Religion, Cynicism, and Hope Theme Icon
Women and Femininity Theme Icon
Ambrose and Grant leave Pichot’s house, escorted out by a tearful Inez. Ambrose says that they... (full context)
Chapter 21
Women and Femininity Theme Icon
...are two cars parked in front of the house, one of which belongs to Reverend Ambrose. Grant walks inside, where he sees Inez sitting with Miss Emma, along with Tante Lou... (full context)
Religion, Cynicism, and Hope Theme Icon
Women and Femininity Theme Icon
...emotional she’s almost unable to speak, but she tells Grant that Jefferson is in Reverend Ambrose and his hands—she hopes he and the Reverend can work together. When he walks out... (full context)
Chapter 23
Women and Femininity Theme Icon
Roots, Connections, and Morality Theme Icon
On Monday, Tante Lou, Miss Emma, and Reverend Ambrose go to the jailhouse to visit Jefferson. At the jailhouse, Paul searches all three visitors... (full context)
Religion, Cynicism, and Hope Theme Icon
Heroism and Sacrifice Theme Icon
...Emma that Jefferson refuses to go to the dayroom without his radio; Emma, Lou, and Ambrose decide that they will speak to Jefferson in his cell instead, even though Paul warns... (full context)
Religion, Cynicism, and Hope Theme Icon
After returning from the jailhouse, Tante Lou, Miss Emma, and Ambrose visit Grant and tell him that he’s caused a problem by bringing Jefferson a radio.... (full context)
Religion, Cynicism, and Hope Theme Icon
Heroism and Sacrifice Theme Icon
Grant continues to argue with Ambrose, Miss Emma, and Tante Lou. He tells them that his previous visit to the jailhouse... (full context)
Heroism and Sacrifice Theme Icon
The Wednesday after his conversation with Ambrose Grant visits Jefferson again. The previous day, he enlisted his schoolchildren to pick pecans for... (full context)
Education Theme Icon
Religion, Cynicism, and Hope Theme Icon
Roots, Connections, and Morality Theme Icon
Grant asks Jefferson about Lou, Emma, and Ambrose’s last visit. He asks Jefferson to promise that when they next visit him, he’ll go... (full context)
Chapter 24
Education Theme Icon
Religion, Cynicism, and Hope Theme Icon
Heroism and Sacrifice Theme Icon
Miss Emma proposes that Grant go to the jailhouse with Lou and Ambrose as often as possible, and though Grant doesn’t want to spend time with Ambrose after... (full context)
Education Theme Icon
Religion, Cynicism, and Hope Theme Icon
Heroism and Sacrifice Theme Icon
Women and Femininity Theme Icon
...and Grant almost forgets to say grace before the meal; he notices that Jefferson remembers. Ambrose prays to God for salvation for all the sinners in Bayonne. Grant and Jefferson don’t... (full context)
Racism Theme Icon
Education Theme Icon
Religion, Cynicism, and Hope Theme Icon
Heroism and Sacrifice Theme Icon
Women and Femininity Theme Icon
Roots, Connections, and Morality Theme Icon
...as they are by Sheriff Guidry. He tells Jefferson that whites feel safe with Reverend Ambrose, but that he doesn’t want them to feel safe with Jefferson, without explaining what he... (full context)
Chapter 25
Education Theme Icon
Women and Femininity Theme Icon
Roots, Connections, and Morality Theme Icon
After visiting Jefferson, Ambrose, Lou, and Emma drive back to their homes, and Grant goes to the Rainbow Club... (full context)
Chapter 27
Heroism and Sacrifice Theme Icon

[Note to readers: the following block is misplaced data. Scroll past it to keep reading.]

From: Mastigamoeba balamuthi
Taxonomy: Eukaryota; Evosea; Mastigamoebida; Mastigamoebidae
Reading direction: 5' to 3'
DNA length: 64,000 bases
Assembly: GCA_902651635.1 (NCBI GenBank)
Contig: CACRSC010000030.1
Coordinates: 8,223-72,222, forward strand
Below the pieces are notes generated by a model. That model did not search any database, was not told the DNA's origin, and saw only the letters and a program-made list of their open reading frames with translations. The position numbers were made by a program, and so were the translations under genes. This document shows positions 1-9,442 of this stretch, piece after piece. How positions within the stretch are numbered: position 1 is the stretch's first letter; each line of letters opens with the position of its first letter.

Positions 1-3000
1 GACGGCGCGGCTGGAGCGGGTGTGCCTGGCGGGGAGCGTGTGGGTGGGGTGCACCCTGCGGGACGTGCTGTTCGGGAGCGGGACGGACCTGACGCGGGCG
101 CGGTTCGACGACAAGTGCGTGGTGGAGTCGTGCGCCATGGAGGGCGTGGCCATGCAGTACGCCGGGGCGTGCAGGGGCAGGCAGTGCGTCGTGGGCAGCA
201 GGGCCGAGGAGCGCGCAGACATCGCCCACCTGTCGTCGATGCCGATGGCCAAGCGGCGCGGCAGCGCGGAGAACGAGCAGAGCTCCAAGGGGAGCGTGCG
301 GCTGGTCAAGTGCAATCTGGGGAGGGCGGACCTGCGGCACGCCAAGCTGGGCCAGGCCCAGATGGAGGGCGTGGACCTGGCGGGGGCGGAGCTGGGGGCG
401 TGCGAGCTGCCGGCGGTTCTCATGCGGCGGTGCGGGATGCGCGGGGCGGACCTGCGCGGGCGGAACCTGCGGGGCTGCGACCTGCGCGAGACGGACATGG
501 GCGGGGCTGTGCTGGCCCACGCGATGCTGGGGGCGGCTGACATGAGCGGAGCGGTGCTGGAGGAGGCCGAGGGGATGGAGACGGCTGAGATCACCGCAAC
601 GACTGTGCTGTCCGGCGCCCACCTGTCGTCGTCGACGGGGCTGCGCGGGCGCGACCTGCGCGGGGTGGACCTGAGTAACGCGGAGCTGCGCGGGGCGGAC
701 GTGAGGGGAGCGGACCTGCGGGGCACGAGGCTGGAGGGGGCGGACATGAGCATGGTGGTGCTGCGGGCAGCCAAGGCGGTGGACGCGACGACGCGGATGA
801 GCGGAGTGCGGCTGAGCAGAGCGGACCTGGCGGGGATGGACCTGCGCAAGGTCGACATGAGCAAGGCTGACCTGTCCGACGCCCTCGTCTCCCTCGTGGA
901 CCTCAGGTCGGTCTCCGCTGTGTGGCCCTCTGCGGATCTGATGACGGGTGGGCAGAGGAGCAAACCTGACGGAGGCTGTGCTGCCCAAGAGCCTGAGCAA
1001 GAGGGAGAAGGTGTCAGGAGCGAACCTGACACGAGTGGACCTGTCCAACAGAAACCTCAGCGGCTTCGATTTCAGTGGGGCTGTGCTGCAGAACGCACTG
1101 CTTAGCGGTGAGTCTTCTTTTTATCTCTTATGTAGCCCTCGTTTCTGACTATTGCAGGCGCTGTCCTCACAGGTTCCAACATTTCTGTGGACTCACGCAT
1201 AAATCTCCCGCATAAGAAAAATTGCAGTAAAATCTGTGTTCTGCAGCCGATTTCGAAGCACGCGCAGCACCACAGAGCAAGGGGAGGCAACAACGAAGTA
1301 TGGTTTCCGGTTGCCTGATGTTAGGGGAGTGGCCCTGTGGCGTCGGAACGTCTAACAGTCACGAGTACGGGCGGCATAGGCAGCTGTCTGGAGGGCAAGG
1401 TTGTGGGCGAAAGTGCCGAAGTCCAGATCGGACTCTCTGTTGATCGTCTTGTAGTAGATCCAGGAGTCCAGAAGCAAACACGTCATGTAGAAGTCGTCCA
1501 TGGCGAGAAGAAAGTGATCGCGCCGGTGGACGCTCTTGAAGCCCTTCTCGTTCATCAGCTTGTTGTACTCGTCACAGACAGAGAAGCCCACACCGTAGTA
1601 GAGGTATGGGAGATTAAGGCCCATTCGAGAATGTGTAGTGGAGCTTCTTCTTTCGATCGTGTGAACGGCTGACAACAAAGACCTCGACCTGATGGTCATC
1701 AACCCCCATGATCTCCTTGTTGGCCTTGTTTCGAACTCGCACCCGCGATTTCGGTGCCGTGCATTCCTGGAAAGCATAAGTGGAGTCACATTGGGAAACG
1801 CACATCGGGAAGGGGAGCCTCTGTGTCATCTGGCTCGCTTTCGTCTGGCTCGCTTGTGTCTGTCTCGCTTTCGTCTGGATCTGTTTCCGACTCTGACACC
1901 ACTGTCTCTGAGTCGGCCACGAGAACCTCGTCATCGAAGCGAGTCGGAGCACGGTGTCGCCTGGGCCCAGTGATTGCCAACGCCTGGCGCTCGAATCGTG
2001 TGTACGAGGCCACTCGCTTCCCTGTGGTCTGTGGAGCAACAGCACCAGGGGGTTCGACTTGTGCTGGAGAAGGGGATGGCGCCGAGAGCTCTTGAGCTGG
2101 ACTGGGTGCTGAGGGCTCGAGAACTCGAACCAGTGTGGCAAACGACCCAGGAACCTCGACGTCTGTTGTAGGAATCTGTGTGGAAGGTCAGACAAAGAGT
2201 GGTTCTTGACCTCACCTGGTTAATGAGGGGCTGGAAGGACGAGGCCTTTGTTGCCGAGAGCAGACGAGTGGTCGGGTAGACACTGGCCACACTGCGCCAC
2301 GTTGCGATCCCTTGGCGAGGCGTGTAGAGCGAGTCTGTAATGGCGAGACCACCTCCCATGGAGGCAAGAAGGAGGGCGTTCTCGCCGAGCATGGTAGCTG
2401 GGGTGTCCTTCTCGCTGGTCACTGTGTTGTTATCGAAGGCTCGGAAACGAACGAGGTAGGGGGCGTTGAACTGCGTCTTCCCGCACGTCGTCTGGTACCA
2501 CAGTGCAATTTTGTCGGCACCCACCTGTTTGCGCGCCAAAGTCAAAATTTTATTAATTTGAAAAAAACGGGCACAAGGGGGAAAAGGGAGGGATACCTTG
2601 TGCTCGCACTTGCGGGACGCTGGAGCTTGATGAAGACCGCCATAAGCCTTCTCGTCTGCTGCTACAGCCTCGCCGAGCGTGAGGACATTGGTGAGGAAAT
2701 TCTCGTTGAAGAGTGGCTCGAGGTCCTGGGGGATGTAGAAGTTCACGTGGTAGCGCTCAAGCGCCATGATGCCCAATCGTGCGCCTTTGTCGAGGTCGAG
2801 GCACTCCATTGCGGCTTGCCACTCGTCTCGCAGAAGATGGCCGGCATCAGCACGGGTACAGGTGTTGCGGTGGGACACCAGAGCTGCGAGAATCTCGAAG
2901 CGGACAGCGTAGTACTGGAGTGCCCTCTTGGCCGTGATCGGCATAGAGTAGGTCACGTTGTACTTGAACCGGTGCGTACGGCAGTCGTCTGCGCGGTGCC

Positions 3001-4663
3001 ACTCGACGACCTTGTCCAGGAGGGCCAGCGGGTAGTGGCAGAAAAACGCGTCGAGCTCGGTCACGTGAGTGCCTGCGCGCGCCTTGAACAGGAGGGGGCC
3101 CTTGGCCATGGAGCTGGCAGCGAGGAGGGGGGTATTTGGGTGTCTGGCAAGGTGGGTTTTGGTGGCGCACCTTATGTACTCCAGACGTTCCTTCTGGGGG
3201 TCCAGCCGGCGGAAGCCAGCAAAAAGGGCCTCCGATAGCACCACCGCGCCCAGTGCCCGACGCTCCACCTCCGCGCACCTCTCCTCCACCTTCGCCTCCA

Women and Femininity Theme Icon
It is a Sunday, and Grant is sitting in his bed. Emma, Lou, and Ambrose have just arrived at his house, having come from church. He thinks about the beans... (full context)
Education Theme Icon
Religion, Cynicism, and Hope Theme Icon
Heroism and Sacrifice Theme Icon
Roots, Connections, and Morality Theme Icon
Ambrose enters the room; though Grant invites him to sit, he says that he prefers to... (full context)
Racism Theme Icon
Education Theme Icon
Religion, Cynicism, and Hope Theme Icon
Heroism and Sacrifice Theme Icon
Roots, Connections, and Morality Theme Icon
Grant is annoyed with Ambrose, and gets up to leave. As he does so, Ambrose puts his hand on Grant’s... (full context)
Racism Theme Icon
Education Theme Icon
Religion, Cynicism, and Hope Theme Icon
Heroism and Sacrifice Theme Icon
Roots, Connections, and Morality Theme Icon
Ambrose proposes that Grant tell Jefferson about heaven, even though he doesn’t believe it to be... (full context)
Chapter 28
Education Theme Icon
Religion, Cynicism, and Hope Theme Icon
Heroism and Sacrifice Theme Icon
Grant tells Jefferson that he should talk to Reverend Ambrose. Jefferson replies that on his last visit, Ambrose told him to pray to God. He... (full context)
Chapter 29
Heroism and Sacrifice Theme Icon
...Emma, during which she brought him Easter eggs. Also present at the visit was Reverend Ambrose, who told him that Christ died for his sins. (full context)
Racism Theme Icon
Religion, Cynicism, and Hope Theme Icon
...to see Miss Emma one more time before he’s executed. He has heard from Reverend Ambrose and Lou that Emma is ill; he hopes that he can see her one more... (full context)
Chapter 30
Religion, Cynicism, and Hope Theme Icon
Heroism and Sacrifice Theme Icon
Roots, Connections, and Morality Theme Icon
...Emma, as do many other members of the community. Lou stays there all night, while Ambrose leaves around midnight to get some sleep, knowing that Sheriff Guidry wants all witnesses to... (full context)
Religion, Cynicism, and Hope Theme Icon
Heroism and Sacrifice Theme Icon
The next morning, Reverend Ambrose, who is to read Jefferson his last rights, wakes up and prays that God will... (full context)
Chapter 31
Education Theme Icon
Religion, Cynicism, and Hope Theme Icon
Heroism and Sacrifice Theme Icon
...other children he played with; since then, some have been killed. At 10:55, he sees Ambrose driving to the courthouse with Henry Williams. He goes into the church and dismisses the... (full context)
Education Theme Icon
Religion, Cynicism, and Hope Theme Icon
Roots, Connections, and Morality Theme Icon
Grant wonders if God is with Jefferson. God is with Ambrose, he is certain, because Ambrose believes in God. Grant thinks that Ambrose is much stronger... (full context)